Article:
Product Reliability and After-Sale Service, 2008

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Why So Bad, HP?

For two years now, Hewlett-Packard has fared the worst in our survey. So what is HP doing to fix things? One effort involves shortening hold times for phone support. Specifically, HP strives to answer 80 percent of support calls in 3 minutes or less. In addition, it's reworking its automated call system to ask customers fewer questions before connecting them to an agent. The new call system will be rolled out this spring. "We think it'll make a big difference in customers' experience when they contact us," says HP's Schilling. In our survey, PCW readers were especially unhappy with HP's hold times for calls related to desktop PCs and printers. They expressed general dissatisfaction with HP's overall customer support for printers, notebooks, and desktop PCs.

HP points out that it has also recently upgraded its online support forums to make it easier for owners of its products to help each other. HP computer users, for instance, can click a link from the Windows desktop and go directly to an online community that the company maintains; there they can post questions or browse a variety of topics. "It's a one-to-many support vehicle, as opposed to self-support or the one-to-one support that you get when talking to a single individual," says Brent Potts, who manages HP's online support.

Analysts are skeptical about such initiatives, however. "Community support always works well for people who really know what they're doing. But for the masses, it may not be a great option," says Healey. HP counters this criticism by arguing that younger users are more likely than older users to try support forums. "The younger generation typically has a very strong willingness to hear from other users, and to explore what they have to say," says Potts, who adds that baby boomers often prefer talking with a company representative.

To be fair, there are a lot of perfectly happy HP customers, too, such as Malcolm Leonard Jr. and his wife. The couple divide their time between Arizona's White Mountains in the summer and Tucson in the winter. They own three HP desktop PCs, two of which have an HP Pocket Media Drive bay, which holds a portable USB hard disk. "When I move, I take the drive with me," says Leonard, who adds that the portable disk is considerably easier to carry around than a separate notebook. And though Leonard owns a lot of HP hardware, he says that he has had to call tech support only one time--and that was just for a minor Windows problem that HP fixed quickly.

What the Future Holds

Today's typical home computer resembles an air-traffic control tower that is responsible for regulating a growing number of associated tech devices, including printers, MP3 players, digital cameras, and routers. "It's really a portal into the broadband-connected world," says IDC's Healey. Unfortunately the growing level of complexity poses problems for traditional computer vendors and their support staff. They're willing--though not always able--to fix a notebook or desktop problem, but not a home-networking glitch that involves, say, a Wi-Fi router and a printer. "The device manufacturer says, ‘Oh, wait, we don't do home networking. We're just a PC provider. We make the box.'" Healey adds.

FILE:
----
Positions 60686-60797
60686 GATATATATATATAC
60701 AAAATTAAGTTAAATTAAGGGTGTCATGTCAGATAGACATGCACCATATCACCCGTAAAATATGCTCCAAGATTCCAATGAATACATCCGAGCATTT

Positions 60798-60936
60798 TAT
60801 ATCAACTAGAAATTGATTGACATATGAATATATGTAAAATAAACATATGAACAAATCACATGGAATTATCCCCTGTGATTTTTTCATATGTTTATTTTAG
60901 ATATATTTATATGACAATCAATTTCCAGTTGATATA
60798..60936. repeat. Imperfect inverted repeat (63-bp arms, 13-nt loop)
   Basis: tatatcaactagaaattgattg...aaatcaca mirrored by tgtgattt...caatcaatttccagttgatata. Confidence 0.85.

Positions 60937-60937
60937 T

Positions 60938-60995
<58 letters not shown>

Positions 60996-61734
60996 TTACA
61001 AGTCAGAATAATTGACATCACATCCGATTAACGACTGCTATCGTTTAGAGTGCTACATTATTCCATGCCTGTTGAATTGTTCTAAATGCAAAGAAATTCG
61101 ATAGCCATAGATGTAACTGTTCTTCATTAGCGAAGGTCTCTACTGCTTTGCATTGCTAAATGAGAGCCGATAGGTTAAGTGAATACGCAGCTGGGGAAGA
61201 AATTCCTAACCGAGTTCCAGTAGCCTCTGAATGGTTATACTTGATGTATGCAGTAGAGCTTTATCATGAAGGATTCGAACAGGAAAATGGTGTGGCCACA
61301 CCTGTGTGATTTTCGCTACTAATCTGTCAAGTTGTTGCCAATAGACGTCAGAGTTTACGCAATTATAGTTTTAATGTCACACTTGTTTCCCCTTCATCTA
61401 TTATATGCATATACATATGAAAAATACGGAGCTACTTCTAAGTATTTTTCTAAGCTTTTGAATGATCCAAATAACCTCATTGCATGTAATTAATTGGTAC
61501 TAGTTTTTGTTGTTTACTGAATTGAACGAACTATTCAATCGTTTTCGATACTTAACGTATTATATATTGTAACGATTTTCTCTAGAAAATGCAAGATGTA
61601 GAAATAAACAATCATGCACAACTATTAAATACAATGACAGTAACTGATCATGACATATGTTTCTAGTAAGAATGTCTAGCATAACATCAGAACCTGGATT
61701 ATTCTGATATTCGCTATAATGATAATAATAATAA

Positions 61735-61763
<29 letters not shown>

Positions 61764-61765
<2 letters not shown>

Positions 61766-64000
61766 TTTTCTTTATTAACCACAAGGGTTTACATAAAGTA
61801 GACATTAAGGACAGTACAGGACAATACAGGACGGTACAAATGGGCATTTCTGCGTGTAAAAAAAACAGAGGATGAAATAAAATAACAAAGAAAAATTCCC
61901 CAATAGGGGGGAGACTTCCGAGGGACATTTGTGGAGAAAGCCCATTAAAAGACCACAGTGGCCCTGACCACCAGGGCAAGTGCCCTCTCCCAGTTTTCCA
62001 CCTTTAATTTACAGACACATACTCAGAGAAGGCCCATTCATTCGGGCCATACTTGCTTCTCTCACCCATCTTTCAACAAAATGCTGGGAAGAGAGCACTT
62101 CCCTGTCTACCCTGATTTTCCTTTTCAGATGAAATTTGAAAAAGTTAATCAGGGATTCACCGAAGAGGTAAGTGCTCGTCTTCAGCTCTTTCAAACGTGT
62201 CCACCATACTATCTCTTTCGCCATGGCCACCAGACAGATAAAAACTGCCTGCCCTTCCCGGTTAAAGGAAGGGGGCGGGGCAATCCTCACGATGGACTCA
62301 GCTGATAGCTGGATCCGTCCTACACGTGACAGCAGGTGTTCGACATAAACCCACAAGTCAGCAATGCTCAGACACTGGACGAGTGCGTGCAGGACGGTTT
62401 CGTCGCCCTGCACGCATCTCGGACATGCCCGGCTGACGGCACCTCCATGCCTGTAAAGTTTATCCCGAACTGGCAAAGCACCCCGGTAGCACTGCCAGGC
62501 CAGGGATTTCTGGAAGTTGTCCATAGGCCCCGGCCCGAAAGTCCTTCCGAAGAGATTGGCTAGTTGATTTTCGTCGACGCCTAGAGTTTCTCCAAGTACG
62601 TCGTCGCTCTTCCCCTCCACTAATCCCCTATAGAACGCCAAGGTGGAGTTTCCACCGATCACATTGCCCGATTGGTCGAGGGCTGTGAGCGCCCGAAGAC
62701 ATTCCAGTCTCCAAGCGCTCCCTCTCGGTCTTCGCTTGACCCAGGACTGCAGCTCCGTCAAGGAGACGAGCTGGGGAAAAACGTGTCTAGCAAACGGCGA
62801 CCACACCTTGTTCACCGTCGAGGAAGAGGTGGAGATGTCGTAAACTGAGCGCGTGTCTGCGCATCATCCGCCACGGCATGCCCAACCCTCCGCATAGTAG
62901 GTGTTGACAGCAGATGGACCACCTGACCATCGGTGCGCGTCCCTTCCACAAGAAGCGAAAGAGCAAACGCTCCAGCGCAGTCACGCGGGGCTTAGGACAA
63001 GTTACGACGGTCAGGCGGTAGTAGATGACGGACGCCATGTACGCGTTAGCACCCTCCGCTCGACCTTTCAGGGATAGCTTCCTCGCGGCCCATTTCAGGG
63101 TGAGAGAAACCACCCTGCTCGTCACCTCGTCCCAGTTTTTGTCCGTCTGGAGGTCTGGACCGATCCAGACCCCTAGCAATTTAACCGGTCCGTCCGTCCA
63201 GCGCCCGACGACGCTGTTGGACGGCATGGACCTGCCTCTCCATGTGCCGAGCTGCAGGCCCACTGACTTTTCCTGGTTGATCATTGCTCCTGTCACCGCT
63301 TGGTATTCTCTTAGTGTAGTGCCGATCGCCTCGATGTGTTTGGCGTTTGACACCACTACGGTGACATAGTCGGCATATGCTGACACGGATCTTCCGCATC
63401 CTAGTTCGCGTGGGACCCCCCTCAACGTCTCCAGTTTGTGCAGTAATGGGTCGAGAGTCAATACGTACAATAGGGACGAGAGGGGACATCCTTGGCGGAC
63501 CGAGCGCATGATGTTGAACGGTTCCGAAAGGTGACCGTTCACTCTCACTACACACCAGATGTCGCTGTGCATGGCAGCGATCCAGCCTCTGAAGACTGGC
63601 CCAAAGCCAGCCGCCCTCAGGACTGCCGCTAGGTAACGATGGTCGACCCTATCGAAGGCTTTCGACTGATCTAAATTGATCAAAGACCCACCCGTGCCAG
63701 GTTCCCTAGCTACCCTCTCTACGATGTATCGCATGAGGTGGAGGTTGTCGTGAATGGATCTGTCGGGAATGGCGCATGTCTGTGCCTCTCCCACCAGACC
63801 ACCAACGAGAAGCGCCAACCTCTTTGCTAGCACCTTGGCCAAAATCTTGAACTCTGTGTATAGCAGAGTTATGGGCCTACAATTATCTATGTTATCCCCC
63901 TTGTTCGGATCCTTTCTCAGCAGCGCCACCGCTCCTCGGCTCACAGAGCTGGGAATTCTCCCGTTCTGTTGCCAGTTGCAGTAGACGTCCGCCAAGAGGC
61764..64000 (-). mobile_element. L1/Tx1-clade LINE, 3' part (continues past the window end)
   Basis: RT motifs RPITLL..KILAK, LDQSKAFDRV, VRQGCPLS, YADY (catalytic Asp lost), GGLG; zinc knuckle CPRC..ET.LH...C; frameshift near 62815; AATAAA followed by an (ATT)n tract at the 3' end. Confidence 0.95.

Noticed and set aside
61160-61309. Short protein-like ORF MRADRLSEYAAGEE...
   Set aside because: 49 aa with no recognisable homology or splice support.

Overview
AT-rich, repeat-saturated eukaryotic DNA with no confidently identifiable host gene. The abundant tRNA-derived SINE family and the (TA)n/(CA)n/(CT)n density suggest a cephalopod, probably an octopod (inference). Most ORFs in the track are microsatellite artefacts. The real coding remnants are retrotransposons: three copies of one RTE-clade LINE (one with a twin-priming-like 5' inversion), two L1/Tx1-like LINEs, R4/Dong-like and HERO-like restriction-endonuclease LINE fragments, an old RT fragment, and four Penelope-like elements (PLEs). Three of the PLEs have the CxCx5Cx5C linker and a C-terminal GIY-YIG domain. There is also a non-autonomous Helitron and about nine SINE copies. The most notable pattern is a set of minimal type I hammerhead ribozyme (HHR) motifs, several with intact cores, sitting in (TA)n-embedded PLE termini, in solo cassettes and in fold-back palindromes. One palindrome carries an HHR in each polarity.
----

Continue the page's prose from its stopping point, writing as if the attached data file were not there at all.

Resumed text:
As a result, other companies are filling the void by offering home tech support--for a price. In-home service visits from traveling techies employed by the likes of Geek Squad and Firedog have been around for years, but they can be prohibitively expensive, often costing hundreds of dollars for a single visit. New players in this space include Internet service providers such as AT&T and Verizon, both of which offer fee-based phone support. The AT&T ConnecTech service, for instance, charges $20 a month to diagnose and fix computer hardware, software, peripheral, and networking troubles. Support calls are limited to 20 minutes, however.

Will customers agree to pay for such service? Yes, according to IDC's recent consumer support study. "Tech support was the second highest application that consumers are willing to pay for," says Healey. A typical subscriber might have to schedule around a "high-pressure, high-paying job," he says. "They come home and have the 13-year-old screaming at them that they're not doing their homework because the computer is broken. Their BlackBerry is getting pinged by their boss, who needs an assignment done by tomorrow. And they just don't have time to fix the computer."

Check the Charts

For charts detailing the results in each of the six product categories covered in our 2008 reliability and service survey (laptop PCs, desktop PCs, printers, digital cameras, routers, and MP3 players), follow the links below to the appropriate pages.

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